[math]\displaystyle{ |v|_{avg} = \frac{560}{200} }[/math]

[math]\displaystyle{ |v|_{avg} = 2.8 }[/math]m/s

b) To find the average value of the velocity vector over time, let us use the following formula:

[math]\displaystyle{ \vec{v}_{avg} = \frac{\Delta \vec{r}}{\Delta t} }[/math].

Because the runner ran a single lap and ended at the point in space where they began, their displacement [math]\displaystyle{ \Delta \vec{r} }[/math] was <0,0>m! The runner's average velocity was therefore <0,0>m/s. This makes sense because the velocity vector spends time pointing in every possible direction in the plane of the track, so each instantaneous velocity at any point along the track cancels with other instantaneous velocities at other points along the track.

### 3. (Middling)

Over the course of 4s, a particle moves 16m in the northward direction, then 12m in the eastward direction.

a) What is the particle's average speed?

b) What is the magnitude of the particle's average velocity?

Solutions:

a) Let us use the following formula:

[math]\displaystyle{ v_{avg} = \frac{\Delta s}{\Delta t} }[/math]

[math]\displaystyle{ \Delta s }[/math] is the length of the path traveled by the particle, which in this case is 16 + 12 = 28m.

[math]\displaystyle{ v_{avg} = \frac{28}{4} }[/math]

[math]\displaystyle{ v_{avg} = 7 }[/math]m/s.

b) Let us use the following formula:

[math]\displaystyle{ \vec{v}_{avg} = \frac{\Delta \vec{r}}{\Delta t} }[/math]

[math]\displaystyle{ \Delta \vec{r} }[/math] is the displacement vector of the particle, which in this case is <16,12>m.

[math]\displaystyle{ \vec{v}_{avg} = \frac{\lt 16,12\gt }{4} }[/math]

[math]\displaystyle{ \vec{v}_{avg} = \lt 4,3\gt }[/math]m/s.

We are asked to find the **magnitude** of the particle's average velocity, so let us use the Pythagorean theorem:

[math]\displaystyle{ |\vec{v}_{avg}| = \sqrt{4^2 + 3^2} }[/math]

[math]\displaystyle{ |\vec{v}_{avg}| = \sqrt{25} }[/math]

[math]\displaystyle{ |\vec{v}_{avg}| = 5 }[/math]m/s.

Note that [math]\displaystyle{ |\vec{v}_{avg}| \lt v_{avg} }[/math].

### 4. (Difficult)

A particle lies on the +x axis and travels counterclockwise along a circular path centered on the origin. Over some time interval [math]\displaystyle{ \Delta t }[/math], the particle has an average speed of 14m/s and an average velocity with a magnitude of 11m/s. What is the angle of the arc [math]\displaystyle{ \theta }[/math] traveled by the particle? Hint: use of an equation solver is necessary.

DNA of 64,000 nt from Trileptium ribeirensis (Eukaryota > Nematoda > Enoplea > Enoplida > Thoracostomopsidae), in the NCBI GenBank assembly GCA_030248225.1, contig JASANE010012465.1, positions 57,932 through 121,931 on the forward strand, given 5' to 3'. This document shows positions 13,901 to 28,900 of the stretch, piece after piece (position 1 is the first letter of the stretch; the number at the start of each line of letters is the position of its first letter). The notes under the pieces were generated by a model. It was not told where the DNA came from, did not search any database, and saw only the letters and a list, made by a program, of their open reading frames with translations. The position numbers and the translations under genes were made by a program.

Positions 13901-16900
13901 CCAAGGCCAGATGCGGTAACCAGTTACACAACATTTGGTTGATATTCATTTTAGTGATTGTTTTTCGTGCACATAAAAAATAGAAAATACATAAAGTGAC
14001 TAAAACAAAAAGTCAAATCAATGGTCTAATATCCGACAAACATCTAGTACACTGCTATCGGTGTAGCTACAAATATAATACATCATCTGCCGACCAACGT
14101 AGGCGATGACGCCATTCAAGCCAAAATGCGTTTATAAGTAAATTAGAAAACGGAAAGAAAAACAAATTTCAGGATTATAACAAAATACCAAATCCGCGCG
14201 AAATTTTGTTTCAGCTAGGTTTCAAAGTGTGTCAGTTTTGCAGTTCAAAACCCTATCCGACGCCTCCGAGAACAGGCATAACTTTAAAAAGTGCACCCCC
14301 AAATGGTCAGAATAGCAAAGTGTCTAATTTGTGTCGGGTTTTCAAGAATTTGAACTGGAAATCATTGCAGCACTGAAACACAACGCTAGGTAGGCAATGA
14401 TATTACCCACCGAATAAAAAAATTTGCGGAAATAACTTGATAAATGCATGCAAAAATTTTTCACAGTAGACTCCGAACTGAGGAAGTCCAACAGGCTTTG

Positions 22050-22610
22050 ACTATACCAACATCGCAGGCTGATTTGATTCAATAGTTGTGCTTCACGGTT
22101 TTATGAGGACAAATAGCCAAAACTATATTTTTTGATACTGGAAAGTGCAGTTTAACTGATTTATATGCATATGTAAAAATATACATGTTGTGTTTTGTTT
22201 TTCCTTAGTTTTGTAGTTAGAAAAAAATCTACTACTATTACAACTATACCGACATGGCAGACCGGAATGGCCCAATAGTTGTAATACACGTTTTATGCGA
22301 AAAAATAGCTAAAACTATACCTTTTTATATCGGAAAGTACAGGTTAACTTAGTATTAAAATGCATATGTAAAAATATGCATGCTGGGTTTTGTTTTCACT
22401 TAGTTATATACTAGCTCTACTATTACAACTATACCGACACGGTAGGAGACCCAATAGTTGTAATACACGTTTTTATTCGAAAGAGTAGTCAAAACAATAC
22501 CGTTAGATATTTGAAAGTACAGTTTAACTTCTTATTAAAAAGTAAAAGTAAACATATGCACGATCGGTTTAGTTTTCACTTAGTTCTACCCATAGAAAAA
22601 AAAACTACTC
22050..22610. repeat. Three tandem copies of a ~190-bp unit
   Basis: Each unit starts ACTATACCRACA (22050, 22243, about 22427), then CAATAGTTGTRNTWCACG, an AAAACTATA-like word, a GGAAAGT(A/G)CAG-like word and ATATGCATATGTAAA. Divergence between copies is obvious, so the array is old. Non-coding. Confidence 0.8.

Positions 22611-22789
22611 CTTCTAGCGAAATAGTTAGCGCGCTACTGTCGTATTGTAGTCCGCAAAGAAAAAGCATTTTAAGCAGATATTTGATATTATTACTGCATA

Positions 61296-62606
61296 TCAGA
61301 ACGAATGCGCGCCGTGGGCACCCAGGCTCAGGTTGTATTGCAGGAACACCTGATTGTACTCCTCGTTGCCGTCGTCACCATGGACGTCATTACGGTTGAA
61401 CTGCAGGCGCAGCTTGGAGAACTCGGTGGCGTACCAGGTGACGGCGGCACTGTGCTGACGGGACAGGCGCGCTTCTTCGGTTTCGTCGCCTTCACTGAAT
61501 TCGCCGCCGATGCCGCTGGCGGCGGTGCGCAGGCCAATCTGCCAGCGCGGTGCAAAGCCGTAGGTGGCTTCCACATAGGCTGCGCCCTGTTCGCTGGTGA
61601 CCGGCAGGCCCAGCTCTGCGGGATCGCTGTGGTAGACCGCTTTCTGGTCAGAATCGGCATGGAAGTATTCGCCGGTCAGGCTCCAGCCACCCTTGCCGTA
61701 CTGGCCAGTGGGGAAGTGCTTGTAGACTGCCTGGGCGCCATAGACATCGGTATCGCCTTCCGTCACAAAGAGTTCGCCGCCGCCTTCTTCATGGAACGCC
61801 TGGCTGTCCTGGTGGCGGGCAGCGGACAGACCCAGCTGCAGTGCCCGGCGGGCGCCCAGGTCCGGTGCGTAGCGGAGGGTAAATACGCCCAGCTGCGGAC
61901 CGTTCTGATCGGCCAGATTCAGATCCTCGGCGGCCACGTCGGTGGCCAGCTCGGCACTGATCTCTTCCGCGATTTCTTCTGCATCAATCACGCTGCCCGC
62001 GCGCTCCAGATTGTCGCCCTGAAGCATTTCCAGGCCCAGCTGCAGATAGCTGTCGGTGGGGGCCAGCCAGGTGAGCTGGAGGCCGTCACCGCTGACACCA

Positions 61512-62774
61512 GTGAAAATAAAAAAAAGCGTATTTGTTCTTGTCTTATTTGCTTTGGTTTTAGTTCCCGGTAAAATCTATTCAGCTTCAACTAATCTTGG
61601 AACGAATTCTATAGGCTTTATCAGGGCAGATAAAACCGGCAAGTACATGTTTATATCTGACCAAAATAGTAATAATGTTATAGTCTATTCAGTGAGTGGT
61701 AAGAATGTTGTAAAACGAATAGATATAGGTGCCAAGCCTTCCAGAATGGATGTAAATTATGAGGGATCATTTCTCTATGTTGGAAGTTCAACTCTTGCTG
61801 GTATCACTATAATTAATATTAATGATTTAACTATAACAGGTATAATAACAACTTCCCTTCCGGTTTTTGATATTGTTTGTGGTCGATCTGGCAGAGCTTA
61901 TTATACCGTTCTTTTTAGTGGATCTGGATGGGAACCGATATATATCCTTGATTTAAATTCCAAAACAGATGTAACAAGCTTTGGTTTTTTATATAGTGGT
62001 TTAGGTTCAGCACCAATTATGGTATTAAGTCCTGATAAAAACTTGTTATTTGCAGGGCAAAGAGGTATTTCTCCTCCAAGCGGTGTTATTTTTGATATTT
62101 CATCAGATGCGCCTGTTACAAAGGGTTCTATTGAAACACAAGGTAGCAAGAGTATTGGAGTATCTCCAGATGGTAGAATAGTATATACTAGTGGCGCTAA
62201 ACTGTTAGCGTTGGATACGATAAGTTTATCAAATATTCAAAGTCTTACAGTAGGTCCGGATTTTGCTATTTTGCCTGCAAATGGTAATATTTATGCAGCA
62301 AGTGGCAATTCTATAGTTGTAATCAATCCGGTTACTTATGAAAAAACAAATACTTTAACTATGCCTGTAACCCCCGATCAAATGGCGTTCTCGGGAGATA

Solution:

[math]\displaystyle{ v_{avg} = \frac{\Delta s}{\Delta t} }[/math]

and

[math]\displaystyle{ |\vec{v}_{avg}| = \frac{|\Delta \vec{r}|}{\Delta t} }[/math]

Therefore

[math]\displaystyle{ \frac{v_{avg}}{|\vec{v}_{avg}|} = \frac{\frac{\Delta s}{\Delta t}}{\frac{|\Delta \vec{r}|}{\Delta t}} = \frac{\Delta s}{|\Delta \vec{r}|} }[/math]

In this problem, we are told that [math]\displaystyle{ \frac{v_{avg}}{|\vec{v}_{avg}|} = \frac{14}{11} }[/math], so [math]\displaystyle{ \frac{\Delta s}{|\Delta \vec{r}|} = \frac{14}{11} }[/math] as well.

Let us find [math]\displaystyle{ \Delta s }[/math] and [math]\displaystyle{ |\Delta \vec{r}| }[/math] as functions of [math]\displaystyle{ \theta }[/math] so we can see at what value of [math]\displaystyle{ \theta }[/math] they have the ratio 14:11.

Let us call the radius of the circular path [math]\displaystyle{ R }[/math].

[math]\displaystyle{ \Delta s (\theta) = R \theta }[/math]

[math]\displaystyle{ |\Delta \vec{r}| = \sqrt{(R-R\cos \theta)^2 + (R\sin \theta)^2} }[/math] ([math]\displaystyle{ R-R\cos \theta }[/math] is the magnitude of the horizontal component of [math]\displaystyle{ \vec{r} }[/math], while [math]\displaystyle{ R\sin \theta }[/math] is the magnitude of the vertical component)

This simplifies to

[math]\displaystyle{ |\Delta \vec{r}| = R\sqrt{(1-\cos \theta)^2 + (\sin \theta)^2} }[/math]

Now let us find the value of [math]\displaystyle{ \theta }[/math]:

[math]\displaystyle{ \frac{\Delta s}{|\Delta \vec{r}|} = \frac{14}{11} = \frac{R \theta}{R\sqrt{(1-\cos \theta)^2 + (\sin \theta)^2}} = \frac{\theta}{\sqrt{(1-\cos \theta)^2 + (\sin \theta)^2}} }[/math]

It is impossible to solve for [math]\displaystyle{ \theta }[/math] algebraically so let us use an equation solver.

[math]\displaystyle{ \theta = 2.35 }[/math]rad

## See also

### External links

The Physics Classroom: Speed and Velocity

## References

Matter and Interactions, Modern Mechanics, Volume One 4th Edition by Chabay and Sherwood.